Disability Insurance


Do you know losing a job will affect your insurance? (image via fairfaxcounty on flickr)

Times are tough and the economic turmoil of recent years continues to claim jobs almost every day.  The loss of a job presents problems on several fronts, first and foremost, the loss of income.  For many people who become unemployed, this problem overwhelms any others and makes it difficult to see how losing a job impacts other areas of your life.  Unfortunately, not dealing with these other areas can lead to more problems down the road.  One of these areas is your insurance coverage.

The last thing you need when you lose your job is to add to your family’s financial burden by purchasing insurance policies.  However, if you are like most people, you have been getting at least some of your insurance coverage through your employer.  Some of this coverage, like health and disability coverage was provided by your employer.  Other types of coverage like life, auto, and even homeowner’s coverage were purchased through your employer.  When your job goes away, in almost all cases, so does this coverage.   You may find yourself without life insurance, auto coverage, or a homeowner’s policy which further endangers the financial future of your family.

Here are things you must consider in terms of your insurance policies when you lose your job.

Health Insurance

Most people will have the option of continuing employer offered health insurance through the COBRA program once their employment ends.  This can be a lifesaver for families where the primary insurance provider suffers a job loss.  However, be prepared to pay significantly more for the same coverage.  Shop around to see if you can find an individual policy that is more cost effective.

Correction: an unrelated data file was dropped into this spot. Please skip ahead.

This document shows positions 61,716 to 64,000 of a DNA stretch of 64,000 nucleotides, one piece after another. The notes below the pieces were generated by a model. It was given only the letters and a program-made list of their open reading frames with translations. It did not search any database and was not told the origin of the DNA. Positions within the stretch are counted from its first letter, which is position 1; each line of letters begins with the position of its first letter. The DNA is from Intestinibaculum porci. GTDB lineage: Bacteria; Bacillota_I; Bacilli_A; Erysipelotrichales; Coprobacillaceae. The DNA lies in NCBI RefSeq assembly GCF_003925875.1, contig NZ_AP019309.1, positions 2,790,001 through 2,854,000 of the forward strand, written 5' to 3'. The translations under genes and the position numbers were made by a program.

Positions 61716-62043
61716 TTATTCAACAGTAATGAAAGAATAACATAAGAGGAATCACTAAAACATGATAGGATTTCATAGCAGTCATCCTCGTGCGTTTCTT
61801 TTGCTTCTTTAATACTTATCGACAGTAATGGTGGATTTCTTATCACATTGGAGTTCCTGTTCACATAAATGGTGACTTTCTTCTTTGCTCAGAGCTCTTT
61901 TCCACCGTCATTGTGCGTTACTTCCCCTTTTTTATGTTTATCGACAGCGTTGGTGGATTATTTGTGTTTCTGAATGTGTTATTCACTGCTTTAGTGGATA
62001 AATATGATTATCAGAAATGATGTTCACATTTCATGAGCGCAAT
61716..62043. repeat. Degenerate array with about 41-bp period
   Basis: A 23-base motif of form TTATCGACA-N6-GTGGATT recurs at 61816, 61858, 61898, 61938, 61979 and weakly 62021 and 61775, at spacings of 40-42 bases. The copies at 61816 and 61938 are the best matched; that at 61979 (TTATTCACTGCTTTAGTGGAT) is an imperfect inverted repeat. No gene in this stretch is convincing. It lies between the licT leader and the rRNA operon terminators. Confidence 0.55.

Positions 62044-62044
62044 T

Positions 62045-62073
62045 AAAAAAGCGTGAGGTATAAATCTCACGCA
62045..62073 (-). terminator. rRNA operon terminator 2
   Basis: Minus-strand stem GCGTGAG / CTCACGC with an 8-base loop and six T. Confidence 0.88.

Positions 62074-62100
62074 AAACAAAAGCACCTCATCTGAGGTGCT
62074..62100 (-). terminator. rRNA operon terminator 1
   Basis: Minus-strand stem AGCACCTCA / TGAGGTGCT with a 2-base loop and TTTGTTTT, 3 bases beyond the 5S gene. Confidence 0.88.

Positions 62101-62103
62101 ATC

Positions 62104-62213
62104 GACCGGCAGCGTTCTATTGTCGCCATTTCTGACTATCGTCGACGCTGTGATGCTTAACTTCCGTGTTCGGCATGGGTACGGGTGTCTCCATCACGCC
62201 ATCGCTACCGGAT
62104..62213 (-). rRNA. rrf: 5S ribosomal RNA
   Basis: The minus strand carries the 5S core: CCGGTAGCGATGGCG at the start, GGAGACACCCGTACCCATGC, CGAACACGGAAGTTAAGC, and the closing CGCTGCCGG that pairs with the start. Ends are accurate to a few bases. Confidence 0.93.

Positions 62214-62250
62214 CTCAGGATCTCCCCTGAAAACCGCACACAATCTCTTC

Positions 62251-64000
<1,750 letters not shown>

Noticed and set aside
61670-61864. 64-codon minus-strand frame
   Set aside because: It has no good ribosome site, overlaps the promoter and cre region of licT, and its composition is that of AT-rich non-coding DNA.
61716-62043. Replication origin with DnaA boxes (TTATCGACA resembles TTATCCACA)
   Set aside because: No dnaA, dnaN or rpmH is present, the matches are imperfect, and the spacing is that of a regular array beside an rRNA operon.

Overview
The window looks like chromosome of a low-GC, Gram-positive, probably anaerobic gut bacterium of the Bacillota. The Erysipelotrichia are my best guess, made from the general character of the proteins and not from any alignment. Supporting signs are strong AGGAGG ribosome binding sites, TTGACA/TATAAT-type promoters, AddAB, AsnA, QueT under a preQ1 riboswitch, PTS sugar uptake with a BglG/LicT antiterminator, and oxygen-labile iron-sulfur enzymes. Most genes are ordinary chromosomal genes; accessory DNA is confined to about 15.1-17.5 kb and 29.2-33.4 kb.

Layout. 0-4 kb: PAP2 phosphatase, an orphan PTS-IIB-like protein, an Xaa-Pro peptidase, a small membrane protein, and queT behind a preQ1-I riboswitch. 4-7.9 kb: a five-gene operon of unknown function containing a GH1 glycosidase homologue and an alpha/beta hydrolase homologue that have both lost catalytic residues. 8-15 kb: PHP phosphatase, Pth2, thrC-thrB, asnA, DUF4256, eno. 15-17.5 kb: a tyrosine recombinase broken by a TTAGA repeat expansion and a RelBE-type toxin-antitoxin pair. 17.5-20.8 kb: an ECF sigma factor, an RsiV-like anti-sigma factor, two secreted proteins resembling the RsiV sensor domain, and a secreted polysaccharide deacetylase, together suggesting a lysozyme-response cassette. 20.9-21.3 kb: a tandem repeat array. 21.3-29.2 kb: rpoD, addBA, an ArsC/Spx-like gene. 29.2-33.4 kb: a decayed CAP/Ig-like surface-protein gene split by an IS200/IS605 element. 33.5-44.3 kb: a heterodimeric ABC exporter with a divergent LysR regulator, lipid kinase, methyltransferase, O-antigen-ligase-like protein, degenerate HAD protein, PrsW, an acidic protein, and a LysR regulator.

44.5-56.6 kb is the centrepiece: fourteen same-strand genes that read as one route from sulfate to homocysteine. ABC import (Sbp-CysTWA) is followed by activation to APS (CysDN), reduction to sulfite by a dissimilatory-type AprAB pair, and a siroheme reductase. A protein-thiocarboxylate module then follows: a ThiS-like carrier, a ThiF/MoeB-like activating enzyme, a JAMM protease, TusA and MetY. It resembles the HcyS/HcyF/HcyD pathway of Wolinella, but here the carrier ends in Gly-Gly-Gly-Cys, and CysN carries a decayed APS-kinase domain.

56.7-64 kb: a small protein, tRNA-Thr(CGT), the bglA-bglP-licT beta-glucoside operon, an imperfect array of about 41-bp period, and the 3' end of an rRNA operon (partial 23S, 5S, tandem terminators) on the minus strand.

Life Insurance

If your life insurance was provided by or through your employer, you will need to find a new individual policy to meet your life insurance needs.  This should be a top priority in order to protect your family’s future.  Temporary loss of your income is challenging enough; don’t take the chance that the worst happens and your family must figure out how to move forward without you while also dealing with the permanent loss of your income.

Disability Insurance

Life insurance is important, but disability coverage is just as important, especially for those in their middle years with families.  People in this age group are actually more likely to become disabled than to die, according to the Social Security Administration. This means that protecting your family’s finances may mean you need to secure a disability insurance policy that is separate and distinct from your employment.

Auto and Home

Many employers offer group insurance coverage for auto and homeowner’s policies that enables their employees to purchase this coverage at a discount.  When your employment ends, these policies may remain in effect but the cost to keep them may increase because you are no longer part of the group.  There is also a chance that this coverage will no longer be available.  Make an appointment with your insurance agent to discuss these policies and make sure you have the coverage you need at the best possible price.

Losing a job is difficult enough; make sure you don’t compound the problem by failing to attend to your family’s insurance needs.

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Are you properly insured in the event you become disabled? (image via goingslo on Flickr)